chat center
SUBSCRIBE MY LINKS:

Latest Posts Full Chatboard Submit Post

Current Issue Table of Contents | Back Issues
 


TEACHERS.NET GAZETTE
Volume 3 Number 7

COVER STORY
Barbara & Sue Gruber help us "to stay energized and enthusiastic about teaching" during our summer break...
ARTICLES
Five Reasons to Stop Saying "Good Job!" by Alfie Kohn
Prepare for Discouragement? by Hg
Using The Summer To Improve Your Teaching by Bill Page
What I Know I Know by Bill Page
Consistency in Congress: Yet Another Child On-line Protection Law that Can't Possibly Work by Dr. Rob Reilly
Simple Tips to Increase Student Achievement at the High School Level by Geneva Glanzer
Dear Old Golden Rule Days, Chapter 1 - First Test by Janet Farquhar
Classroom Management Tips You Wish You'd Known "Back Then" from the Primary Elementary Chatboard
Teaching for Peace by Jay Davidson
Book Reviews - The "Power" of Two & Brain Based Teaching: Building Excitement for Learning by Susan Gingras Fitzell
Classrooms as Discourse Communities by Daniel Chang
Keeping Records on Students with IEP's from the Special Education Teachers' Chatboard
The Robinson Residence for Retired Teachers In Quebec by Dave Melanson
What To Do With Education Catalogs Instead of Tossing Them from: The Teachers.Net Chatboard
Uncovering the Hidden Web, Part I: Finding What the Search Engines Don't from: ERIC Clearinghouse
July Columns
July Regular Features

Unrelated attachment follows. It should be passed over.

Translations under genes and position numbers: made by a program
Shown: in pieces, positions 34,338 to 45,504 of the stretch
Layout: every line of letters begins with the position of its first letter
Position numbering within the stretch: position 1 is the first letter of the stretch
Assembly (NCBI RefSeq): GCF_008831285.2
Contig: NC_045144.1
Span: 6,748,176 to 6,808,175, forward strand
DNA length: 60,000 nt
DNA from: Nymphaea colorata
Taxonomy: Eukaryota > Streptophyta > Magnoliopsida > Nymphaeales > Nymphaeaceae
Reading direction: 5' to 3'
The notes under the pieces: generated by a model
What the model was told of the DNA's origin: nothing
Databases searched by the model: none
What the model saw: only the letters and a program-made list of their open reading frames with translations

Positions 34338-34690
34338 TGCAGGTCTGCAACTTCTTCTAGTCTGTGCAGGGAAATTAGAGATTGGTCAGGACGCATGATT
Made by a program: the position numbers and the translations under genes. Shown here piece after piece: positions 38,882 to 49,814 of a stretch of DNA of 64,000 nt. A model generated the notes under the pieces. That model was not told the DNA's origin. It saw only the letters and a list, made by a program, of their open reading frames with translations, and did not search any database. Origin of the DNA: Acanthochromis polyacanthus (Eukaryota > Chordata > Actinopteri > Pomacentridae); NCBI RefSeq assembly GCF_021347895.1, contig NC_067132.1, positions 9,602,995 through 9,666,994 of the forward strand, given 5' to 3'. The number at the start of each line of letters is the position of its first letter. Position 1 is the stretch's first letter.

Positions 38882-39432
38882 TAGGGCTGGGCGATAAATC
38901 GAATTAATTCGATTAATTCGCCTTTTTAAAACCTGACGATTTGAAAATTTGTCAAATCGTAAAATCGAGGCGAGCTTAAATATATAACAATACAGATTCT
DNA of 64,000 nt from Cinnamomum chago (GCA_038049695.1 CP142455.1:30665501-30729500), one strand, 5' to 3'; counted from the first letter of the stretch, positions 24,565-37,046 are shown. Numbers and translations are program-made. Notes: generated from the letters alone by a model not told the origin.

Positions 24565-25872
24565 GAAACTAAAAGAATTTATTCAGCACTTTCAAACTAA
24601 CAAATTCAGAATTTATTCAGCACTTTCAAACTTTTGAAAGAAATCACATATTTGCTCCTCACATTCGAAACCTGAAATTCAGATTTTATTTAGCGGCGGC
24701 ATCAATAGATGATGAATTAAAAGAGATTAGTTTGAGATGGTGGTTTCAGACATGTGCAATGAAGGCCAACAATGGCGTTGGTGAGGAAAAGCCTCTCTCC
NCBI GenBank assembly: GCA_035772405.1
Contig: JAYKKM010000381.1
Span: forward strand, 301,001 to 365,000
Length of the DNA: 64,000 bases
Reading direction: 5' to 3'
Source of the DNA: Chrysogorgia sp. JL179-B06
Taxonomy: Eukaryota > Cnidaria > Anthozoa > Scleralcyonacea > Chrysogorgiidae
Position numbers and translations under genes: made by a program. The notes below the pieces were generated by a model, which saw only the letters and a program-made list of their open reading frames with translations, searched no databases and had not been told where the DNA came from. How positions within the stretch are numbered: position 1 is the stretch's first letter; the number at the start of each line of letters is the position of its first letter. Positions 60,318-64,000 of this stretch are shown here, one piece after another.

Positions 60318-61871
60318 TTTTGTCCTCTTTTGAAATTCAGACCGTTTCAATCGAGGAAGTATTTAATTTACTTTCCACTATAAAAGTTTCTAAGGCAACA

July Informational Items
Gazette Home Delivery:


About Geneva Glanzer...
Geneva Glanzer was raised in Cowiche, Washington, a rural, apple-producing community located 20 miles west of Yakima, Washington. After graduating from Highland High School in 1970, Ms. Glanzer attended Yakima Valley Community College, earning her Associate of Arts degree in Sociology. In 1974, Ms. Glanzer graduated with honors from Central Washington University in Ellensburg, Washington with a B.A. in Education and a major in Special Education. Her first three years were spent at Tieton Middle School teaching Special Education; she then transferred to Highland High School to work in the resource program for the next eleven years. In 1980 she received the Outstanding Teacher Award from the district. In 1986 Ms. Glanzer transferred to the elementary school and taught 3rd and 4th grade regular education classes for eight years. While teaching at the elementary school, Ms. Glanzer received the Masonic Outstanding Teacher Award. She was instrumental in organizing talent shows, cultural fairs, science fairs, and patriotic musicals as well as drug and alcohol awareness activities. During this time Ms. Glanzer also served as the technical resource person for the building. In 1997, Ms. Glanzer returned to the high school to teach English and History. She also served as A.S.B. Advisor and Activity Director. During her career, Ms. Glanzer has received several grants, the latest of which was awarded by Bill and Melinda Gates for the Teacher Leadership Project which brought $10,000 worth of computer hardware and technology training into her classroom. Ms. Glanzer is currently completing her M. A. in Education through Grand Canyon University.

Ms. Glanzer will soon be celebrating her 27th anniversary with her husband, Sam, fire chief of Cowiche Fire Department and refrigeration engineer at Cowiche Growers Inc. They have 2 wonderful children, Marissa and Brandon. Marissa will be receiving her B.A. in Education from Central Washington University, her mother's alma mater. Brandon has just completed his first year at Western Washington University in Bellingham.

Ms. Glanzer's motto? "This is not the dress rehearsal" so live life to the fullest ~ believe in yourself and others, achieve goals and accomplishments then receive tremendous blessings, and most importantly ~ never neglect to give thanks!